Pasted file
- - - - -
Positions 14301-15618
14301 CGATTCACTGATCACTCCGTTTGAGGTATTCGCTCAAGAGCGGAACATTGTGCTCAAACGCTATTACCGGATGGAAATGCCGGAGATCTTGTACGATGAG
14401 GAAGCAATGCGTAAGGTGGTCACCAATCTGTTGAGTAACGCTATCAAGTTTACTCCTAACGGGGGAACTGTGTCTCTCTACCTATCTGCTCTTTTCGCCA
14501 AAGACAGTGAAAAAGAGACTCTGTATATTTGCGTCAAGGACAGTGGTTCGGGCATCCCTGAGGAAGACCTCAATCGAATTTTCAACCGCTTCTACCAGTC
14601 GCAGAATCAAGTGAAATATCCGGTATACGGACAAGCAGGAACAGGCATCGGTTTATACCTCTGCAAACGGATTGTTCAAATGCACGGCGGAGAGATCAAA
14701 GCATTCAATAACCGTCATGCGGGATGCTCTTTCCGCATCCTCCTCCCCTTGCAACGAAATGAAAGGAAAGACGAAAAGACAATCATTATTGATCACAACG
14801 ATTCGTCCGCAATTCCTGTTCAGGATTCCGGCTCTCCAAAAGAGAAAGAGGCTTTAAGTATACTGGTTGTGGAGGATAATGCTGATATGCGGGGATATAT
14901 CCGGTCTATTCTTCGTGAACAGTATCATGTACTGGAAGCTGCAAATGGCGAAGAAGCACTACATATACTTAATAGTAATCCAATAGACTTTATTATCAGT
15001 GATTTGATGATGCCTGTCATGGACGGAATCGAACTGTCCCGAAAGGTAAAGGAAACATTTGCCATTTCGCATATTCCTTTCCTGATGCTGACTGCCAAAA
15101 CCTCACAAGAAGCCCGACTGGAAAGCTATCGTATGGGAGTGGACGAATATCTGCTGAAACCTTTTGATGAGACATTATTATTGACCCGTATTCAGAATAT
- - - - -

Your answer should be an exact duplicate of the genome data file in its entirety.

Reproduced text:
Positions 14301-15618
14301 CGATTCACTGATCACTCCGTTTGAGGTATTCGCTCAAGAGCGGAACATTGTGCTCAAACGCTATTACCGGATGGAAATGCCGGAGATCTTGTACGATGAG
14401 GAAGCAATGCGTAAGGTGGTCACCAATCTGTTGAGTAACGCTATCAAGTTTACTCCTAACGGGGGAACTGTGTCTCTCTACCTATCTGCTCTTTTCGCCA
14501 AAGACAGTGAAAAAGAGACTCTGTATATTTGCGTCAAGGACAGTGGTTCGGGCATCCCTGAGGAAGACCTCAATCGAATTTTCAACCGCTTCTACCAGTC
14601 GCAGAATCAAGTGAAATATCCGGTATACGGACAAGCAGGAACAGGCATCGGTTTATACCTCTGCAAACGGATTGTTCAAATGCACGGCGGAGAGATCAAA
14701 GCATTCAATAACCGTCATGCGGGATGCTCTTTCCGCATCCTCCTCCCCTTGCAACGAAATGAAAGGAAAGACGAAAAGACAATCATTATTGATCACAACG
14801 ATTCGTCCGCAATTCCTGTTCAGGATTCCGGCTCTCCAAAAGAGAAAGAGGCTTTAAGTATACTGGTTGTGGAGGATAATGCTGATATGCGGGGATATAT
14901 CCGGTCTATTCTTCGTGAACAGTATCATGTACTGGAAGCTGCAAATGGCGAAGAAGCACTACATATACTTAATAGTAATCCAATAGACTTTATTATCAGT
15001 GATTTGATGATGCCTGTCATGGACGGAATCGAACTGTCCCGAAAGGTAAAGGAAACATTTGCCATTTCGCATATTCCTTTCCTGATGCTGACTGCCAAAA
15101 CCTCACAAGAAGCCCGACTGGAAAGCTATCGTATGGGAGTGGACGAATATCTGCTGAAACCTTTTGATGAGACATTATTATTGACCCGTATTCAGAATAT